Giants 'opener' experiment backfires in loss to Blue Jays

Kerry Crowley, The Mercury News on

Published in Baseball

SAN FRANCISCO -- The San Francisco Giants are wading their way into a new era, and on Tuesday against the Toronto Blue Jays, they took another big step into uncharted waters.

Manager Bruce Bochy called on reliever Nick Vincent to serve as an "opener" against Toronto, adopting a modern pitching strategy that maximizes the impact of a strong bullpen.

As soon as Bochy, Vincent and the Giants took the plunge, they were wiped out by the first-inning tidal wave that arrives wherever they play on a daily basis.

Vincent gave up three first-inning runs including two on the first homer of Vladimir Guerrero Jr.'s career as the Giants suffered a 7-3 defeat.

Right-hander Tyler Beede was initially scheduled to start against Toronto, but Bochy opted to join a revolution sweeping across baseball as the Giants have posted the worst first-inning numbers of any pitching staff or lineup. Through 40 games, Giants starters owned a 9.00 first-inning ERA and by turning to Vincent, Bochy felt the club could reverse its horrendous first-inning fortunes.

Vincent hadn't allowed three earned runs in his last 40 appearances, but even a Giants relief pitcher isn't immune to what's ailing the Giants in the first inning. The right-hander needed 31 pitches to navigate the frame, and by the end of the inning, Bochy had already sent Trevor Gott to warm up in the home bullpen.

Through 41 games, the Giants have now been outscored 45-5 in the first inning, as no club has yielded more runs or scored fewer in the first than San Francisco.

Beede said pregame that he was comfortable pitching in relief after appearing behind Madison Bumgarner for a handful of outings in spring training, and after the Giants fell behind 3-0, Bochy turned to the right-hander at the start of the second. Beede lasted 2 1/3 innings and gave up one run before Bochy began to cycle through additional relievers.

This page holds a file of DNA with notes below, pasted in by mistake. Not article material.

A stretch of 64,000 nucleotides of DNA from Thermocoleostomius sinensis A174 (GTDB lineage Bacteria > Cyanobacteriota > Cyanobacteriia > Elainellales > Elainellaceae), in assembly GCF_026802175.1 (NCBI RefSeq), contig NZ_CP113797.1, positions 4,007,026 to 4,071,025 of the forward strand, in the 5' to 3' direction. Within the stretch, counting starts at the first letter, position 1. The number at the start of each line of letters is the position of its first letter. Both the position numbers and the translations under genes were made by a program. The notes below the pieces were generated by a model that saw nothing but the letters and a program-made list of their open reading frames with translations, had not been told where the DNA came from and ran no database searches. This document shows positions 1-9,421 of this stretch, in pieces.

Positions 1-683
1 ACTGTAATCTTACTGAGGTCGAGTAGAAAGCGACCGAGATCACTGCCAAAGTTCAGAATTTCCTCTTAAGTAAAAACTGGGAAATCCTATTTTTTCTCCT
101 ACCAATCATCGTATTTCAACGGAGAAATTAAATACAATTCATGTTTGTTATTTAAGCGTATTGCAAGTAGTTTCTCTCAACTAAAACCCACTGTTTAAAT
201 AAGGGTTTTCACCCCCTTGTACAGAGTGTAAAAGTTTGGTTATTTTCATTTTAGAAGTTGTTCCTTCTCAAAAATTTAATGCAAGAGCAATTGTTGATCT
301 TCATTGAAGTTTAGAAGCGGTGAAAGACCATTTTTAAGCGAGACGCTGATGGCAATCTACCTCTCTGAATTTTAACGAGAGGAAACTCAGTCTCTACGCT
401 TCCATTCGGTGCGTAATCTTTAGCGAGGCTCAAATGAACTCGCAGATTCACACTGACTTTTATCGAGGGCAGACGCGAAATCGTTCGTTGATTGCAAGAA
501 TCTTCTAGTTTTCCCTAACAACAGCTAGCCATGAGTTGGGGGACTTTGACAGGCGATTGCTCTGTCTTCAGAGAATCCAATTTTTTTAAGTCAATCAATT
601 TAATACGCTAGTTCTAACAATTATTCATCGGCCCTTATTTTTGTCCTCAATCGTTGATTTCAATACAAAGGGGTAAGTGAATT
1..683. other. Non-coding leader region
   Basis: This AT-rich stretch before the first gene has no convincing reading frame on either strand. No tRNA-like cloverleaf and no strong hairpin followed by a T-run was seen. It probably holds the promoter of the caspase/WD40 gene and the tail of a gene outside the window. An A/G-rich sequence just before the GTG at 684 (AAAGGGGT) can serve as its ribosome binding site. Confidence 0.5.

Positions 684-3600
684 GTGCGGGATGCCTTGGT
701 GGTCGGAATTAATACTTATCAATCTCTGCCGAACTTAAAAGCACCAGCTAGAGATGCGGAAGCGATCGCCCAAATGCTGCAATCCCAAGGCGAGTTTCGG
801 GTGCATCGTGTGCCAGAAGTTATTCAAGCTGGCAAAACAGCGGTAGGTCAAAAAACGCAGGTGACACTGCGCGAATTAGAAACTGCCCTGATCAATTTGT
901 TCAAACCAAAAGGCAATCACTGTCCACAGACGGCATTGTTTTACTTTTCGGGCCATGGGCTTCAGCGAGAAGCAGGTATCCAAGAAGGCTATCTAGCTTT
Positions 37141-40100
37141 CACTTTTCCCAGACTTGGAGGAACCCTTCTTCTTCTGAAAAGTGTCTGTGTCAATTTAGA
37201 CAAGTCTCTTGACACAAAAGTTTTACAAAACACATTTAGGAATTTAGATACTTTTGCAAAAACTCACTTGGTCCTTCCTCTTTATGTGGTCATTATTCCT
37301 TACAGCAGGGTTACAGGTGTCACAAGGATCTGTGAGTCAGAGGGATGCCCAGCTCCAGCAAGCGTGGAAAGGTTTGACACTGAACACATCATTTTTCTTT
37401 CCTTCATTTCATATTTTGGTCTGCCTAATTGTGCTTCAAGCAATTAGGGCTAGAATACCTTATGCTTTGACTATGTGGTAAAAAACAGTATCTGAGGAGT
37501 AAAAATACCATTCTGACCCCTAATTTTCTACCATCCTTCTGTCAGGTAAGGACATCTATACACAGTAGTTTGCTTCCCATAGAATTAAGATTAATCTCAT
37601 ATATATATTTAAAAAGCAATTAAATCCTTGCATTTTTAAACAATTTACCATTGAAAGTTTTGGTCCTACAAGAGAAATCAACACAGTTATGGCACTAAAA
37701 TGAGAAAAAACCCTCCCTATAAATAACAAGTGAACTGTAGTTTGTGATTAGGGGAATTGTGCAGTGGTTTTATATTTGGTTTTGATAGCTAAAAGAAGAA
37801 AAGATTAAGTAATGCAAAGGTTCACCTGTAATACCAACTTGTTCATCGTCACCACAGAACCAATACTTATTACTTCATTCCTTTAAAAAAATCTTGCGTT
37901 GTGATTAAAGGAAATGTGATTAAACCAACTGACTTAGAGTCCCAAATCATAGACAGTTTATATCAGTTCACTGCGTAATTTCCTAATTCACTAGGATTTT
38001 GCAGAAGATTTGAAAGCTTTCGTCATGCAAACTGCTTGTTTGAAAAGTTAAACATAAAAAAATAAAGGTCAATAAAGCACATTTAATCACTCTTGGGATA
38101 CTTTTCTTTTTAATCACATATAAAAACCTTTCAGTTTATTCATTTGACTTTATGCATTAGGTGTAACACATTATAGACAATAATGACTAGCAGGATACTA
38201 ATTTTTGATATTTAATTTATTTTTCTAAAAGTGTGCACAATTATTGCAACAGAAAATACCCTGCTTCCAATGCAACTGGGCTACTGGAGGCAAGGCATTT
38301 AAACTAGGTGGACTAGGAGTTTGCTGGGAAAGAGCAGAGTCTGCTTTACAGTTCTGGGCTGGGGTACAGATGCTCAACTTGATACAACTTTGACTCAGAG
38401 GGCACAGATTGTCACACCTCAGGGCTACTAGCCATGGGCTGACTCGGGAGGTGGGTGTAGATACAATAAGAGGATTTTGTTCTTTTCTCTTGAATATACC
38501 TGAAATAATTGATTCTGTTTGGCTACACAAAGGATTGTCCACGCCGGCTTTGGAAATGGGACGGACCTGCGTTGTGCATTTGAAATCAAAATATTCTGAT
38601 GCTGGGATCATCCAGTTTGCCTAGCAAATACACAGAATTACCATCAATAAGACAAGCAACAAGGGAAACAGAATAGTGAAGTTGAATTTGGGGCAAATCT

Regardless of who was pitching for the Giants on Tuesday, the club had no answer for Guerrero, who matched his Hall of Fame father's career home run total at Oracle Park in his first game in San Francisco. The Blue Jays third baseman finished the night with three hits that left the bat with exit velocities above 111.3 miles per hour, including a 113.7 mile per hour three-run shot that put the game out of reach in the top of the sixth.


Only one Giants player, third baseman Pablo Sandoval, has hit a ball harder than 111.0 miles per hour this year.

Guerrero's two home runs were the first two of his major league career as both traveled 438 feet and 451 feet, marking two of the three farthest balls hit at Oracle Park this season.

Sandoval homered for the second straight game, launching a two-run shot to left center field to pull his team within a run in the bottom of the third. Sandoval's fifth homer of the season preceded his first walk of the year, as his four-pitch free pass from Toronto starter Trent Thornton in the fifth snapped a streak of 99 consecutive at-bats without a walk that dated back to July 20, 2018.

Though a one-game experiment is not nearly enough of a sample size to judge whether the Giants can enjoy long-term benefits from using openers, it's possible a traditionalist such as Bochy and a clubhouse filled with veterans will be reluctant to embrace the idea again in the immediate future.

The Giants have a handful of relief candidates who could thrive in the opener role, but Bochy acknowledged it will be more difficult to get starters aside from Beede to buy into the concept.

(c)2019 The Mercury News (San Jose, Calif.)

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